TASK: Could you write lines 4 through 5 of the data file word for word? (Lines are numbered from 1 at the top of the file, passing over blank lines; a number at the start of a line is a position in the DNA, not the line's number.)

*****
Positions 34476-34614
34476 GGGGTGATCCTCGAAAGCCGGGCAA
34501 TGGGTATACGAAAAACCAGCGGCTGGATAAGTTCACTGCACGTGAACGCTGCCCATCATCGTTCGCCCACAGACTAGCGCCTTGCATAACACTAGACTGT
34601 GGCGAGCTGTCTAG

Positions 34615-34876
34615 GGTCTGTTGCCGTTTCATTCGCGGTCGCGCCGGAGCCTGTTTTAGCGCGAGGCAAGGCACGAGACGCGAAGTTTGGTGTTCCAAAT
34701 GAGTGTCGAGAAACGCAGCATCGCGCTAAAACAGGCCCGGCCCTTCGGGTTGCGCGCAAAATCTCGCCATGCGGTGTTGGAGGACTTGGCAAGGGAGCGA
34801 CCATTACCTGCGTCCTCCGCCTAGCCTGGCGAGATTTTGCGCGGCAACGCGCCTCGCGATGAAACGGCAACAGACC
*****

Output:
34601 GGCGAGCTGTCTAG

Positions 34615-34876